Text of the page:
A bigger devastation was introduced into our world when our forefathers decided to go their own way instead of God’s. Eve and Adam gave in to temptation and sin entered our world. “Sin entered the world through one man…” (Rom 5:12 NIV) However the word “sin” seems so impersonal and uninvolving. Just like the people of the fourteenth century who wrongly believed that tapestries were able to protect them from deadly diseases or that the “Black Plague” could be caused by dead bodies, labelling all of our woes as “sin” may lead us to error! Let me explain:

What caused the entrance of sin in this world in the first place? Was it sin? That wouldn’t make much sense. Isn’t the cause of sin lack of love? Or perhaps, more precisely, an overabundance of love of self? “When the woman saw that the fruit of the tree was good for food and pleasing to the eye, and also desirable for gaining wisdom, she took some and ate it.” (Gen 3:6 NIV) The “I” becomes our primal focus when we contemplate sinful desires! Others seem inconsequential while temptation has our full attention!

Now all of a sudden this seems to be much more personal! You know what I mean! Aren’t we all guilty of lack of love for those we encounter? Are we really all that much involved in the needs of others? Do we even care for the lonely neighbours who are celebrating Christmas by themselves with no presents? Do we even pray for those who are less fortunate than ourselves? Do we share their burdens of need? Do we really know what the word “love” means?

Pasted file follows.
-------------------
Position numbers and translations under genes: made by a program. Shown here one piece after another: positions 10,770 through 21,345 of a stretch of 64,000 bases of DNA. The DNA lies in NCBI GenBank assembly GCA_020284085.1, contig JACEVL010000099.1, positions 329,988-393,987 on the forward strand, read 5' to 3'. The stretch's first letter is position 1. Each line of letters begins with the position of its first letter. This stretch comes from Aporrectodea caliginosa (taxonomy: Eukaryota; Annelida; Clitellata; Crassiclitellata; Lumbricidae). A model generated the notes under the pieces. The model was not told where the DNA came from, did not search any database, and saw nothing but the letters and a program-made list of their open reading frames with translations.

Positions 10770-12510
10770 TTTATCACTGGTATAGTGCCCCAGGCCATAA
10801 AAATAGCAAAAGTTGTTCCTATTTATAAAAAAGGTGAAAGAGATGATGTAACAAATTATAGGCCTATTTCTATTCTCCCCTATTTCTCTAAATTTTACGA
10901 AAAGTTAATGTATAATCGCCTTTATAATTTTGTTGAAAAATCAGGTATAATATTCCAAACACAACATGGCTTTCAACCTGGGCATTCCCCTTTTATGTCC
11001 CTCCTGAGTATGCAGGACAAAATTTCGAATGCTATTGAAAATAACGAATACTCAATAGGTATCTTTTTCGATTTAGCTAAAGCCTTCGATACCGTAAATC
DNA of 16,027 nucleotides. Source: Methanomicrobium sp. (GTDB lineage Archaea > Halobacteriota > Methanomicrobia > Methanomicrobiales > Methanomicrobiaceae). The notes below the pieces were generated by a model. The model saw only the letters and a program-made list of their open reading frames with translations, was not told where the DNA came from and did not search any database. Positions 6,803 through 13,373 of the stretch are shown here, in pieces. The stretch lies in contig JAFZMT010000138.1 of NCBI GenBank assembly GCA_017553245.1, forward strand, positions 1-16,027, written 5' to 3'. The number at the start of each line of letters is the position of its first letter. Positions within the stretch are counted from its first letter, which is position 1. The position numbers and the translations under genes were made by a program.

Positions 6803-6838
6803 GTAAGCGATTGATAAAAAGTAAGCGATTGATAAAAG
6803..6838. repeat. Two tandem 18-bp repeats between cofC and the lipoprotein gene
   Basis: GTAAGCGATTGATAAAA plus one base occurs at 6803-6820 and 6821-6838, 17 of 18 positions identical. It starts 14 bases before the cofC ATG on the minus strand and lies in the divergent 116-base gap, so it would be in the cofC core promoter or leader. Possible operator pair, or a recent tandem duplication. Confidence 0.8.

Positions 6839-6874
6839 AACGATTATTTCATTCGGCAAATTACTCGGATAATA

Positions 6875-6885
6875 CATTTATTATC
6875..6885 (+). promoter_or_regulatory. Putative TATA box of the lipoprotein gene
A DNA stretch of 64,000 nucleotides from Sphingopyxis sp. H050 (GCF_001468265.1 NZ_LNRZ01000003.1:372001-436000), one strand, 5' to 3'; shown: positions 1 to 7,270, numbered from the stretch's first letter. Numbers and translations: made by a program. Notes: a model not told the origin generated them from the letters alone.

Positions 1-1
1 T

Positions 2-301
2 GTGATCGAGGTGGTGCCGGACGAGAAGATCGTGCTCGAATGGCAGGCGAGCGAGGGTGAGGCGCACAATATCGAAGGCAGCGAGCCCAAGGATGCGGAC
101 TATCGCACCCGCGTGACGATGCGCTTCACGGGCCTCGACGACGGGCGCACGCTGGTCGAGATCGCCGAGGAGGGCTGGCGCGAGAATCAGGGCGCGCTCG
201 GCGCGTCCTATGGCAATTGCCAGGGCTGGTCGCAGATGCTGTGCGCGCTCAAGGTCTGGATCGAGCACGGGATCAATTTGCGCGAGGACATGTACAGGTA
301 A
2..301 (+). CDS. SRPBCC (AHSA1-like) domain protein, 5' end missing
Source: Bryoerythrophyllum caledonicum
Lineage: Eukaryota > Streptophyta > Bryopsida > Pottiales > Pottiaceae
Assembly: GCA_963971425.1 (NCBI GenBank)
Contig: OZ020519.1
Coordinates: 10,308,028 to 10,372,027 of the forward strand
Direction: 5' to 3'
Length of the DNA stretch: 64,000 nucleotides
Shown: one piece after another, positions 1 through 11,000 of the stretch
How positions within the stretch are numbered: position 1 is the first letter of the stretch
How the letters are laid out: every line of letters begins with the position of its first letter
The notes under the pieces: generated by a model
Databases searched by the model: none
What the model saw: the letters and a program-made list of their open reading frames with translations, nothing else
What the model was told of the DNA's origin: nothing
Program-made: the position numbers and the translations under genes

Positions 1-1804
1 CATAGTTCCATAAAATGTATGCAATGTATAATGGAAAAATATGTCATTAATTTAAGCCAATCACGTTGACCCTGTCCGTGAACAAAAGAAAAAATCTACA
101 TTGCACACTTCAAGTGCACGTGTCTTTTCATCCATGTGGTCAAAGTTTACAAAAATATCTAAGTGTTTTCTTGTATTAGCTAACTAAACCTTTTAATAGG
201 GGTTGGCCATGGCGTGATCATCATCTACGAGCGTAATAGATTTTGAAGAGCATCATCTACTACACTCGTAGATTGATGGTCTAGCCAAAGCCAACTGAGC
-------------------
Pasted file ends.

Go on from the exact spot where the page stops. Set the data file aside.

With more than 50% of marriages on the brink, and prostitution, drugs and abortion, homelessness and abandoned children on the increase, do we really understand what the word “love” means?

Are we looking at prophecy with indifference? “Because of the increase of wickedness, the love of most will grow cold…” (Matt 24:12 NIV) Are we making a difference in our neighbourhoods, in our city, in the countries we live in? Or are we bound by tradition? Do we only attend our once a week church excursion with a fake smile plastered on our face while remaining indifferent to the plight of others?

Our forefathers introduced us to death. Only One introduced us to life: “If death got the upper hand through one man’s wrongdoing, can you imagine the breathtaking recovery life makes, sovereign life, in those who grasp with both hands this wildly extravagant life-gift, this grand setting-everything-right, that the one man Jesus Christ provides?” (Rom 5:17 The Message).

Isn’t this why Jesus urges us to love above anything else? Isn’t this why relationships are so important to God that Jesus willingly died on a cross so that we could be reconciled with our divine Father?

“As I have loved you, so you must love one another.” (John 13:34 NIV)

“Love the Lord your God with all your heart and with all your soul and with all your mind.” (Matt 22:37 NIV)

Love is the antithesis to the word “sin”, it is the opposite to selfish living! Love is the cure to all of our troubles. Relationship is of utmost importance to God!

“For God so loved the world that he gave his one and only Son, that whoever believes in him shall not perish but have eternal life.” (John 3:16 NIV)

This is why Jesus willingly left heaven and entered our human race: to show the way to reconciliation, to show the way to real love!

If we do celebrate Christmas in honor of Jesus, shouldn’t we at least try reaching out to one hapless soul who will not have the honor of celebrating this event with anyone else?

If we want a revolution in our neighbourhood, we need to follow in Jesus’ footsteps! What would Jesus do if He was in our locality? Are we bringers of life or death?

What is your choice?

Rob Chaffart


Disease, Bubonic Plagues and Destruction